(CTN News) – Both viewers and creators are experiencing a change when it comes to YouTube advertisements, both from the perspective of viewers and creators.
If you watch a YouTube video over the next few weeks, you will probably notice that the ad breaks will be longer. This is all thanks to a new company policy that will be implemented in the near future.
According to a post on YouTube’s official blog, the video-sharing service said that in terms of long-form content on TV screens, 79% of viewers would prefer to see ads grouped together rather than spread out over a video rather than having them scattered throughout it.
As a result of this feedback, YouTube has announced that it will be testing longer, but less frequent ad breaks. Added to that, there will also be a visible indication of how long an ad break will last, according to the company.
In addition, you’ll also begin to see shoppable ads on YouTube, meaning ads that can be interacted with while watching YouTube on your television, something that has already been a part of the mobile and desktop ads on the site for some time.
There is an update via YouTube that is taking away a little control from content creators, which they are calling it “simplifying.” Prior to this change, you had the option to turn on or off skippable, non-skippable, pre-video, and post-video advertisements when uploading a video to the site.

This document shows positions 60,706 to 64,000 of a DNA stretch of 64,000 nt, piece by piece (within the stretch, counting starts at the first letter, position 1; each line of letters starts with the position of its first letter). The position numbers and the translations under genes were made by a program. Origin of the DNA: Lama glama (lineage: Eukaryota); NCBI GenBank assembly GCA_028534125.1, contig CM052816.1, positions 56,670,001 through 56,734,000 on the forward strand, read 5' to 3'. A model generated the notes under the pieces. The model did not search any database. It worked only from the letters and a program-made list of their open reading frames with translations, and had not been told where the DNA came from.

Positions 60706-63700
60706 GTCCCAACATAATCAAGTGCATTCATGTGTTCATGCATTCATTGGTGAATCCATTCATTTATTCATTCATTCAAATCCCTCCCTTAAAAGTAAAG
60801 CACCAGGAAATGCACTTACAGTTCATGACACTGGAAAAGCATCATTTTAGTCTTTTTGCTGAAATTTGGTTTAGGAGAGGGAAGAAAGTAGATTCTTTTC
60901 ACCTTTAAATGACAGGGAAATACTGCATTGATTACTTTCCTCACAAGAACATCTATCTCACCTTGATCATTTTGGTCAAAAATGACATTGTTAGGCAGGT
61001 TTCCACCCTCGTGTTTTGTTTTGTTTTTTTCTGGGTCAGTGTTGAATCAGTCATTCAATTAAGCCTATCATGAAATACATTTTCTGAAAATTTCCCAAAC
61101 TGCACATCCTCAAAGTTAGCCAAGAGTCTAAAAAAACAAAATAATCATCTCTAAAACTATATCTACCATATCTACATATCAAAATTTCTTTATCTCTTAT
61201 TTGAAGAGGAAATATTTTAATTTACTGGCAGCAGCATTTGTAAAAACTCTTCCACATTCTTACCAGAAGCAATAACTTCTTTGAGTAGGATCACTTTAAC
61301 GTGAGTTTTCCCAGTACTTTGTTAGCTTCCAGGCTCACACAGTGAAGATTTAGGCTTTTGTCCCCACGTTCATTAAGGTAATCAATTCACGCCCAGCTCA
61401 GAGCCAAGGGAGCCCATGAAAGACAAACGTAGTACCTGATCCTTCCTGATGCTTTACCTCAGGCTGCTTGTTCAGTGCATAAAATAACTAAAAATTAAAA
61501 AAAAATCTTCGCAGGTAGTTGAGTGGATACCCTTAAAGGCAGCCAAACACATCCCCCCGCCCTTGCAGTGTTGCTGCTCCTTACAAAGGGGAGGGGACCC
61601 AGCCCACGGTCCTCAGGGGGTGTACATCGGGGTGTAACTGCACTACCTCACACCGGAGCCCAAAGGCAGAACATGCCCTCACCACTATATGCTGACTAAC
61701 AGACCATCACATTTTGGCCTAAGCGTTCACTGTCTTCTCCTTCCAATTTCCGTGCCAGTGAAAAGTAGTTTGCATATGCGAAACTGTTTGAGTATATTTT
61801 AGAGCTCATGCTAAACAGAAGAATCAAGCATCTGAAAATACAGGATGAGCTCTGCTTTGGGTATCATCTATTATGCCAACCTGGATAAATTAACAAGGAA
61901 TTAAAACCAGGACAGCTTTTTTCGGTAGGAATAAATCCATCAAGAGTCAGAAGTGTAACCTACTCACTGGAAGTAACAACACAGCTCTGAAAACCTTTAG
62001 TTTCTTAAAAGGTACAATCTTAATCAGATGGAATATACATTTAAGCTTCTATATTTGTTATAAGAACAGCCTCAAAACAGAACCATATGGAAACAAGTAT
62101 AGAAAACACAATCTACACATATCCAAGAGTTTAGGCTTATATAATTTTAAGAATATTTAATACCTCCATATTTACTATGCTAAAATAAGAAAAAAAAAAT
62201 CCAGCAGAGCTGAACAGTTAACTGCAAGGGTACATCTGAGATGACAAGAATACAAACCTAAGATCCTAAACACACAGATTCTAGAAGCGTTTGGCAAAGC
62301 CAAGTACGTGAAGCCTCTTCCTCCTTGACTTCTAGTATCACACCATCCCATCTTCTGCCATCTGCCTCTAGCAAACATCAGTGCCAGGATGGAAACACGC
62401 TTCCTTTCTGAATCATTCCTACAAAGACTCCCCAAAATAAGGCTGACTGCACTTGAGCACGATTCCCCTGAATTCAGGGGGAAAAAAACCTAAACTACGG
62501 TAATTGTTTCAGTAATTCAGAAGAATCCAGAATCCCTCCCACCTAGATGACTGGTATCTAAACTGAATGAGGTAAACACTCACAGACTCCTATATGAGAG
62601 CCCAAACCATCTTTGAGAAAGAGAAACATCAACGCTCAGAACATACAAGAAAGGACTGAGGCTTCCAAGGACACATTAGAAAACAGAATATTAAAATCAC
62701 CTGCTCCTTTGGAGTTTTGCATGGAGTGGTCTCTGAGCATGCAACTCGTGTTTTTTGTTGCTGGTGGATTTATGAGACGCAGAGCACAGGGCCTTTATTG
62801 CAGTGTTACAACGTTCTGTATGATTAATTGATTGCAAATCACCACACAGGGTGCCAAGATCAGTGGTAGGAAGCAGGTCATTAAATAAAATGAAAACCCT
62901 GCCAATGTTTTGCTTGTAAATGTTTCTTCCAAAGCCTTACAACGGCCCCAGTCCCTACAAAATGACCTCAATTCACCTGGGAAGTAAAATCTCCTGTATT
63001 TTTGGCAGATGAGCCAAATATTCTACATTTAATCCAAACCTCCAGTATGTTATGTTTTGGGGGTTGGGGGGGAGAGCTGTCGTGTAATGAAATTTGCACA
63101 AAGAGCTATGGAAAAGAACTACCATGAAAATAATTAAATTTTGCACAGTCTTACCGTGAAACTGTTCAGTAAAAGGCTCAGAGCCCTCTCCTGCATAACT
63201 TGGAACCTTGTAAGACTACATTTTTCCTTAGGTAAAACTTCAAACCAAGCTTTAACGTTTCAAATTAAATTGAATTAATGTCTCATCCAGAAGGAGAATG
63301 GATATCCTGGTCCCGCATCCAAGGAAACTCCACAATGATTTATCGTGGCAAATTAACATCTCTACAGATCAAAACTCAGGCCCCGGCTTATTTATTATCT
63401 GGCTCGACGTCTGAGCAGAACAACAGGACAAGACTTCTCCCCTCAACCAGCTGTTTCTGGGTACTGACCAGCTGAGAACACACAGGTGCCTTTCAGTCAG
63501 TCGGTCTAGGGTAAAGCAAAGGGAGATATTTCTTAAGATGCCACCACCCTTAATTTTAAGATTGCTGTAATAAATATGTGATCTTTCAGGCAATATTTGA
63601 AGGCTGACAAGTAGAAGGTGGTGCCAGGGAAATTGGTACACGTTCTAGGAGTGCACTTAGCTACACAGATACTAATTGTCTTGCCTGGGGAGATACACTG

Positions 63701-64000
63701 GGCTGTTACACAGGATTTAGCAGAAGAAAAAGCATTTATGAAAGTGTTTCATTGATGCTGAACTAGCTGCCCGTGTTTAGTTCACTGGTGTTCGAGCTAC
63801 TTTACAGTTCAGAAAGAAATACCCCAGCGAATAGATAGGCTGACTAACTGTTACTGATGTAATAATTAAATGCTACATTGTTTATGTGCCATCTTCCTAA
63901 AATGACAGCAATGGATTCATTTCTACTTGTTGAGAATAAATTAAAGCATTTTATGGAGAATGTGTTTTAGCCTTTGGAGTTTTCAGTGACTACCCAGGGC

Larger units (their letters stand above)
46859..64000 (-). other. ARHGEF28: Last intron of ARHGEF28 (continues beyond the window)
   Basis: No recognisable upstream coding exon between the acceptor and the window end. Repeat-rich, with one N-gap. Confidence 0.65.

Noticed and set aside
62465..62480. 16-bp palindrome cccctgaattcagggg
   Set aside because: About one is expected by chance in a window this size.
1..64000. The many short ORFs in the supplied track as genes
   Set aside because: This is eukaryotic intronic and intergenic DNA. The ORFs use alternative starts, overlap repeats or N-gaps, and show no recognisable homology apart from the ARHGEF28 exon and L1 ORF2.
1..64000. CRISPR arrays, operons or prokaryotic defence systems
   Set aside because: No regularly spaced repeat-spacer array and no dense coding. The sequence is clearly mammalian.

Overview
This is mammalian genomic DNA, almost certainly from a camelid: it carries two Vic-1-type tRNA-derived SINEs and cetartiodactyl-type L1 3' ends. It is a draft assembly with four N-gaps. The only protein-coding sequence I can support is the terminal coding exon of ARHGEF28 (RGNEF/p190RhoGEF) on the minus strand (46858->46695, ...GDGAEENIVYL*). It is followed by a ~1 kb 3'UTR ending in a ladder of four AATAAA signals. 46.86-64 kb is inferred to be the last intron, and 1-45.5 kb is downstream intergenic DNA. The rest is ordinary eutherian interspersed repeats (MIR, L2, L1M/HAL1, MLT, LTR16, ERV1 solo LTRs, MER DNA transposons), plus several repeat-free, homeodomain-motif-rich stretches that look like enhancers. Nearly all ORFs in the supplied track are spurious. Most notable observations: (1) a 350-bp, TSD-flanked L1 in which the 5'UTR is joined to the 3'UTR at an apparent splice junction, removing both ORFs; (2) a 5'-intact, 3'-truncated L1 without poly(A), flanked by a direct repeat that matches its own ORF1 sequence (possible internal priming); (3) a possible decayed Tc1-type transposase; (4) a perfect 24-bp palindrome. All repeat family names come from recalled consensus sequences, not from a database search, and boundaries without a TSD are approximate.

There is now simply an on/off switch that can be used to turn off the ads as a whole. In case that option is enabled,
YouTube will decide when and where these ads will appear.
The ads will not appear if the setting is disabled. It is still up to the creator of the video to decide where and when mid-video ads will appear, as well as how many will appear.
More than 90% of the videos on have all those ads enabled, so this shouldn’t be a problem for too many creators, according to YouTube.
As it explained in the blog post, the purpose of this change is to extend best practices within the creator community and optimize creator revenue.
With the end goal of helping creators earn more, the blog said, as well as to make the ad experience as seamless as possible.
It should be noted that the change in policy applies to both existing and new videos on YouTube.